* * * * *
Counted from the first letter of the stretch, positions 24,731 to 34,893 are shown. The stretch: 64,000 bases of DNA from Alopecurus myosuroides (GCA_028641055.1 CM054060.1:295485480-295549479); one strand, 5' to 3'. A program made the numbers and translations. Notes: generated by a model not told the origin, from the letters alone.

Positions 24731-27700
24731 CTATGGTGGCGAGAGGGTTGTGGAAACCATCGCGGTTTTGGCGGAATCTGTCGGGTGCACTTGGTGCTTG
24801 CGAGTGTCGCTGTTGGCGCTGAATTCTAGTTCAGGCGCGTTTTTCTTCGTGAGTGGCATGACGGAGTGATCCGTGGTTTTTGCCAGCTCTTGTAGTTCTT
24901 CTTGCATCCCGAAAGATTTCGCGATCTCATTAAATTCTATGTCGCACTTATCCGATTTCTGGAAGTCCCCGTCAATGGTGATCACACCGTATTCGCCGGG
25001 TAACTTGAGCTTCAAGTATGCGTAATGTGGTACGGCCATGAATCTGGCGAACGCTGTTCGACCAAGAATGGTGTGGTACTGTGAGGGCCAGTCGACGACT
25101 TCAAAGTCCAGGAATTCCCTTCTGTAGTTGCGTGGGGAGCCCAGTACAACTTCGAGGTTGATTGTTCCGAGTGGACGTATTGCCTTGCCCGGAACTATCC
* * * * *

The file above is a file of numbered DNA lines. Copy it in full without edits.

Counted from the first letter of the stretch, positions 24,731 to 34,893 are shown. The stretch: 64,000 bases of DNA from Alopecurus myosuroides (GCA_028641055.1 CM054060.1:295485480-295549479); one strand, 5' to 3'. A program made the numbers and translations. Notes: generated by a model not told the origin, from the letters alone.

Positions 24731-27700
24731 CTATGGTGGCGAGAGGGTTGTGGAAACCATCGCGGTTTTGGCGGAATCTGTCGGGTGCACTTGGTGCTTG
24801 CGAGTGTCGCTGTTGGCGCTGAATTCTAGTTCAGGCGCGTTTTTCTTCGTGAGTGGCATGACGGAGTGATCCGTGGTTTTTGCCAGCTCTTGTAGTTCTT
24901 CTTGCATCCCGAAAGATTTCGCGATCTCATTAAATTCTATGTCGCACTTATCCGATTTCTGGAAGTCCCCGTCAATGGTGATCACACCGTATTCGCCGGG
25001 TAACTTGAGCTTCAAGTATGCGTAATGTGGTACGGCCATGAATCTGGCGAACGCTGTTCGACCAAGAATGGTGTGGTACTGTGAGGGCCAGTCGACGACT
25101 TCAAAGTCCAGGAATTCCCTTCTGTAGTTGCGTGGGGAGCCCAGTACAACTTCGAGGTTGATTGTTCCGAGTGGACGTATTGCCTTGCCCGGAACTATCC